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Most eligible patients ‘have not had recent heart checks’


Jolyon Attwooll


3/05/2022 4:48:06 PM

The reported results of a Heart Foundation survey suggest many at-risk patients have not been screened within the past two years.

GP inputting data
Almost two in three people over 45 could be eligible for a screening test, according to the Heart Foundation.

The majority of Australians eligible for cardiovascular risk screening are not taking up the procedure in a timely way, a Heart Foundation survey suggests.
 
According to the charity, a survey carried out among 1000 people indicated that 64% of those aged between 45 and 74 had not taken up a Heart Health Check within the past two years.
 
If that figure correlated with the overall population, it would mean around 5.5 million people are eligible for a check. More than half are likely to have high blood pressure, high cholesterol, diabetes or have been told they are at high risk of heart disease by a doctor, according to the Heart Foundation. 
 
The majority of respondents also reported that a GP recommendation would be the biggest motivating influence to take a Heart Health Check.
 
‘Cardiovascular disease prevention has never been so critical,’ Heart Foundation interim CEO, Professor Garry Jennings said.
 
‘Disruption caused by the pandemic, combined with healthcare provider burnout and emerging data on the impact of COVID-19 infection on adverse cardiovascular outcomes has created a perfect storm of risk.
 
‘It is clear through these findings that GPs and nurses have the power to make a difference – your recommendation or invitation for a preventive check-up is the most powerful tool we have to encourage this essential screening activity.’
 
Medicare items to help facilitate the Heart Health Check were introduced in 2019. According to the Heart Foundation, more than 275,000 of those checks have now taken place.
 
An MBS fact sheet for the Medicare items say they were brought into place to help early diagnosis for disease.
 
Heart disease and stroke account for almost 30% of deaths, the document states.
‘Patients will benefit from the introduction of this item through potentially earlier identification of cardiovascular disease and more timely and appropriate medical intervention to support improved outcomes.’
 
Everyone aged over 45 years – and over 30 for Aboriginal and Torres Strait Islander peoples – who is not already known to have cardiovascular disease is eligible for an annual check.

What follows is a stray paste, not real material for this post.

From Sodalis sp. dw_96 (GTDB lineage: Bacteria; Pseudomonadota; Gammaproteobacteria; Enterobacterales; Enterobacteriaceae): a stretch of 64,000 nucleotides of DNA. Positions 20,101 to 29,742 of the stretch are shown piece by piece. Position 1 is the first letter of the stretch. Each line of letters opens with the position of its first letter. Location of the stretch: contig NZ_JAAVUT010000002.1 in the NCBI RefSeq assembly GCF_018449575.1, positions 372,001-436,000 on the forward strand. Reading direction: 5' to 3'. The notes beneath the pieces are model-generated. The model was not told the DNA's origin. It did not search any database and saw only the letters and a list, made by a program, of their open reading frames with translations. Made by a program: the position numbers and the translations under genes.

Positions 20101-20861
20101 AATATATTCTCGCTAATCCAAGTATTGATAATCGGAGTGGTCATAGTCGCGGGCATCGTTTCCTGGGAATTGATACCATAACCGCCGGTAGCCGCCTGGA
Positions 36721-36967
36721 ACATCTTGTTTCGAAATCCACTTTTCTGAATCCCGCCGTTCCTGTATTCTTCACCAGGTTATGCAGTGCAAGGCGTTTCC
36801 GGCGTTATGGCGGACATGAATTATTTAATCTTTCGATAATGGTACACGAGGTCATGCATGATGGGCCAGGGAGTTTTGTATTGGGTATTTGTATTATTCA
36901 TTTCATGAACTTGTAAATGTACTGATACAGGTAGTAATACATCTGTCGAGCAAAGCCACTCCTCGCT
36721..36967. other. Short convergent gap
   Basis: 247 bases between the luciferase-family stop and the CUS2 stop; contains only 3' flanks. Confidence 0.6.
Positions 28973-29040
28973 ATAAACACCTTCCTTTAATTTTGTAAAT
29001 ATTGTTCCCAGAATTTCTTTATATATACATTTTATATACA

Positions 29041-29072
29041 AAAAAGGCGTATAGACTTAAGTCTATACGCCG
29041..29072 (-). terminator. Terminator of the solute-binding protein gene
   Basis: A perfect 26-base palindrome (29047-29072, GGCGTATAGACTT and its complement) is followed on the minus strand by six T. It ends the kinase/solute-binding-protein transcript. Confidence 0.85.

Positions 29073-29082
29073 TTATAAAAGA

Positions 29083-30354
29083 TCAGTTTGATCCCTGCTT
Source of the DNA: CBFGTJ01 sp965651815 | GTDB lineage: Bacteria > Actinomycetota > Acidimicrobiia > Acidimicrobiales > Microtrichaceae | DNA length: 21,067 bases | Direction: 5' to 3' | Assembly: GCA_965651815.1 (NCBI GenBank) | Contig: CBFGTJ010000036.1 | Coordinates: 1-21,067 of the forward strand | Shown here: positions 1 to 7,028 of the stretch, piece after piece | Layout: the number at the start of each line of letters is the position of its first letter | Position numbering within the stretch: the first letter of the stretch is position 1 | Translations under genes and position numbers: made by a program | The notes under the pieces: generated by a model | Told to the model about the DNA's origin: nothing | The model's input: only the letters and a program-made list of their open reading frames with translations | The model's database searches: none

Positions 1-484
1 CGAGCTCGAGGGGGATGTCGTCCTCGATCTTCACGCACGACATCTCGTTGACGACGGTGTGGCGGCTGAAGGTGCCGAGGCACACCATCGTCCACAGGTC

The Medicare items can be claimed once per patient for every 12-month period.
 
The Heart Foundation cites modelling that suggests up to 76,500 cardiovascular events, including heart attacks, strokes and deaths could be avoided over five years if the checks are carried out widely.
 
The organisation is also encouraging health professionals to use its Heart Health Check Toolkit to assess and manage cardiovascular risk among eligible patients.
 
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Dr Anon   4/05/2022 6:36:30 AM

All well and good to tell GPs to go do 699s, but when a GP does offer it to every eligible patient, they get interrogated by the PRP because they’re billing more 699s than everyone else.

No thanks, not falling for that one again. I’ll keep doing heart checks of course, but using time based private billing like I was before the item was created.

I think the real number of people missing out on heart health assessments is much lower than the reported findings suggest since many colleagues seem to view 699 as pointless, given it is only a Level C equivalent fee for part of what they were already doing.

The MBS is not meant to be a billing structure or a tool to measure uptake of preventive health activities. It is a public insurance system that gives patients a rebate of a portion of the cost of their healthcare.


Dr Michael Lucas Bailey   4/05/2022 8:18:26 AM

The MBS item for a heart health check is nothing more than a politicised stunt. In practice a heart health check is a good idea and is a basic part of general practice. A very prescriptive MBS item with restricted claiming requirements that is of the same value as an other consult of the same length is simply not worth trying to bill from an administrative and Medicare compliance perspective.